Like most of these tropes (I sound like a broken record at this point) eldritch creatures abound in some of the oldest stories known to man. The various folklore and mythologies of the world are chock-full of them. Ancient Greeks spoke of Typhon, the last son of Gaia, who was known in Greek mythology as "the father of all monsters." Descriptions of him vary, but in one text or another he is said to have a hundred dragon heads with eyes of fire, a body draped in wings, and legs made of viper coils. As tall as the stars themselves, he was feared by all of the gods but Zeus, who he defeated in their first battle.

Norse mythology has Níðhöggr, a titanic dragon that gnaws at the roots of the World Tree between meals, which consist mainly of human corpses. To give you an idea of his size, our world is said to rest at the end of one small branch of Yggdrasil, which he lives beneath. He is described as so immense and powerful that the Ragnarök itself will not destroy him.

Even the Judeo-Christian texts of the bible describe great creatures like the sea-dwelling Leviathan and the elephantine Behemoth. These monstrous animals were cited as examples to Job to demonstrate the futility of questioning God, who alone created these terrible creatures, and who alone could tame them. We won't even go into the Lovecraftian beasts of Revelation—we'd be here all day.

Speaking of H.P. Lovecraft, this entry would be a big fat fail without him. Lovecraft literally wrote the book on eldritch terror. His tales of cosmic horror describe a reality teeming with otherworldly undercurrents, even the smallest glimpse of which can destroy the psyche of the unwittingly curious. Most of the eldritch creatures in his works were literal aliens, though often worshiped as gods by those who stumbled upon whispers of their existence. The most famous of these Great Old Ones is undoubtedly Cthulhu, who has become a strange cultural icon in recent years, mainly among übernerden like myself. Cthulhu patiently dreams at the bottom of the South Pacific, awaiting the conditions for his return.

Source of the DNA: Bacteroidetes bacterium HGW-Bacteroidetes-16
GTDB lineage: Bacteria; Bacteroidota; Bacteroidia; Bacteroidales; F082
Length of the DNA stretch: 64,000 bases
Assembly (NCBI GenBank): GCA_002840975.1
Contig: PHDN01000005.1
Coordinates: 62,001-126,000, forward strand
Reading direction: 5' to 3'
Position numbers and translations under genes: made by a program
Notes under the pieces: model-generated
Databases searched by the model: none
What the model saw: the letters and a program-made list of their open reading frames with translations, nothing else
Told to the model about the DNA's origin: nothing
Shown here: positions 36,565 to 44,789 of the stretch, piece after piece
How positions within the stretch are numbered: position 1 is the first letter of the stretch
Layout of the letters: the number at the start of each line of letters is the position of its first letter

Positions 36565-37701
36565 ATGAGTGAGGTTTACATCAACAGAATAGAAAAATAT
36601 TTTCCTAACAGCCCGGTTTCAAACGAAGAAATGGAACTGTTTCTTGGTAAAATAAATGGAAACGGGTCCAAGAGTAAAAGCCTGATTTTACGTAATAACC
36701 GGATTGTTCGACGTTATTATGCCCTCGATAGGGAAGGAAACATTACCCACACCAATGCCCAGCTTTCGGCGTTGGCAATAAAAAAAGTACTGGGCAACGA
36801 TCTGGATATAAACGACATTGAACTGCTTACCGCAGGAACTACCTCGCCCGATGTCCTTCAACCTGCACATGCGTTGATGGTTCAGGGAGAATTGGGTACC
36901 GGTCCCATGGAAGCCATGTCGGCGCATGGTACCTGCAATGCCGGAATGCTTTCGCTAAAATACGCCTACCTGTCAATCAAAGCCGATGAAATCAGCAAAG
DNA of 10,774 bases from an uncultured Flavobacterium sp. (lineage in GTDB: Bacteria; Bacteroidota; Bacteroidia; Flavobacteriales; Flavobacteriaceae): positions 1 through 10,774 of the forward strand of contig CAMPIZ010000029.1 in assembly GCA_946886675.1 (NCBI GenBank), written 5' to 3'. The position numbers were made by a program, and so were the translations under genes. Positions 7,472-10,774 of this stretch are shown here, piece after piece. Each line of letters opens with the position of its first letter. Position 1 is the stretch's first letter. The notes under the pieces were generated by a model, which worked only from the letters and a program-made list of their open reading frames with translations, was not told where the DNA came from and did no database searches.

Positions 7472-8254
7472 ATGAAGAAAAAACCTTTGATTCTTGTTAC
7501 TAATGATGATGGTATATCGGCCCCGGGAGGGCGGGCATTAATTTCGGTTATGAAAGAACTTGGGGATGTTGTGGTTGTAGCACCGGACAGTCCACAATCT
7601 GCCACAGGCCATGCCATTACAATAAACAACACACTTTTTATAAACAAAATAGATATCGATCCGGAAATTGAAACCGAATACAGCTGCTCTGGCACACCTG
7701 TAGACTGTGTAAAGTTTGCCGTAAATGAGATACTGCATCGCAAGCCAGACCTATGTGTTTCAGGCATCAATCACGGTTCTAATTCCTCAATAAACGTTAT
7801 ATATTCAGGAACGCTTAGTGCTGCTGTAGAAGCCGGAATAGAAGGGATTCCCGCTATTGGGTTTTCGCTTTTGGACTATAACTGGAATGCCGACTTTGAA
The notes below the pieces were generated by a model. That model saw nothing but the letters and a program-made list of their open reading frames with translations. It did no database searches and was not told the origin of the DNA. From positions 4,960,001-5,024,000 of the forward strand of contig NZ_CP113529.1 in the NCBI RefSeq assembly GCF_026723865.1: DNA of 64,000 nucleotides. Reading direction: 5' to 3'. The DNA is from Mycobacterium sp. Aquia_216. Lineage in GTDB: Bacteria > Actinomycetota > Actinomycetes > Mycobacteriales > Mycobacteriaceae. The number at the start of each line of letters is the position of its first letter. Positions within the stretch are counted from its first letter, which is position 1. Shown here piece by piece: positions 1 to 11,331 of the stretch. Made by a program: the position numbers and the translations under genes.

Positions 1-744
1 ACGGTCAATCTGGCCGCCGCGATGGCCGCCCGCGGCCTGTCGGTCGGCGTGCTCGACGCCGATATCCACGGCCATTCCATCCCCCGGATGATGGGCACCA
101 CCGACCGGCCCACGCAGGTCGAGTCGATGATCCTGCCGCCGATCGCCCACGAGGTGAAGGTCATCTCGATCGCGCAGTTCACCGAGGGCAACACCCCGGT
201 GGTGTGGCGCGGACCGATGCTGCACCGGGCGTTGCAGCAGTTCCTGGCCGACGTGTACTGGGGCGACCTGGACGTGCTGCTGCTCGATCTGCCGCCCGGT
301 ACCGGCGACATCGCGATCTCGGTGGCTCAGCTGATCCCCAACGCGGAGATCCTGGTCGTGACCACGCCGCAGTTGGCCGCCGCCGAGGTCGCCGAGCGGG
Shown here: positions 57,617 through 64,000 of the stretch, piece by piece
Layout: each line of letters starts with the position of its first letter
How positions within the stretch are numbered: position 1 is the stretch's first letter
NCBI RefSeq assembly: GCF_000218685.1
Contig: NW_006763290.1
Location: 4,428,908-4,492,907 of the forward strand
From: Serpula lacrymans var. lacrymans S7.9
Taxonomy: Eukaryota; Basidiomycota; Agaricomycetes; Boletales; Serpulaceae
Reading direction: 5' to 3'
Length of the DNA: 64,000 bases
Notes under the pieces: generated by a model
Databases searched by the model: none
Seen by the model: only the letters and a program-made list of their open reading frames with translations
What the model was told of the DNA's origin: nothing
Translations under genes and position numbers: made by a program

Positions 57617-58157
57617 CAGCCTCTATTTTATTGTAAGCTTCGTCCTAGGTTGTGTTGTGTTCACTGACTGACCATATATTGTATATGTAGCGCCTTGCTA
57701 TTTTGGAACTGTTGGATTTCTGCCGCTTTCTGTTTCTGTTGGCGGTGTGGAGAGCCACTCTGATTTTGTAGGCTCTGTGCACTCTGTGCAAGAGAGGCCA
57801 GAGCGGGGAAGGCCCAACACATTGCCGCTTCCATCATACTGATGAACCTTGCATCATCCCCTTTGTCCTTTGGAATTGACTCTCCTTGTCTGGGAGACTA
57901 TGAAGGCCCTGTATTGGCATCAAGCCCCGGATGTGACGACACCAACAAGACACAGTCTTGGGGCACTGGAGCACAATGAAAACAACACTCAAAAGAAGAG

Though I've never considered myself much of a horror writer, Lovecraft is definitely a big influence on me, and I've flirted with the eldritch a time or two in my own work. One of the unpublished stories I'm shopping around now delves pretty deep into Lovecraftian territory, though to reveal exactly how and why would be giving too much away. Hopefully it will see publication one day soon, and won't drive any of you too mad when you get a glimpse of it. My first published story, A Giant Mess of Darkness, also flirts with eldritch concepts, though it's left to the reader to decide whether the Old One in this story is the cause of madness or the product.

These kinds of stories are the perfect meeting place of the horror fan and science fiction nerd within me, and I love the idea that there might exist a form of cosmic life out there so great and terrible, so alien and incomprehensible, that just catching a glance of it would rend your mind like a meat grinder. The fear of the unknown is a powerful human instinct, and when done well, this kind of fiction plays that facet of the ego like a drum. As a reader, I can't get enough of it, no matter how cute and cuddly Cthulhu becomes over the years.

Recommended Reading:
H.P. Lovecraft: The Complete Collection
Hyperion by Dan Simmons
It by Stephen King

Recommended Viewing:
Event Horizon
In the Mouth of Madness
Cast a Deadly Spell

Recommended Gaming:
Amnesia: The Dark Descent
Sherlock Holmes: The Awakened
Call of Cthulhu: Dark Corners of the Earth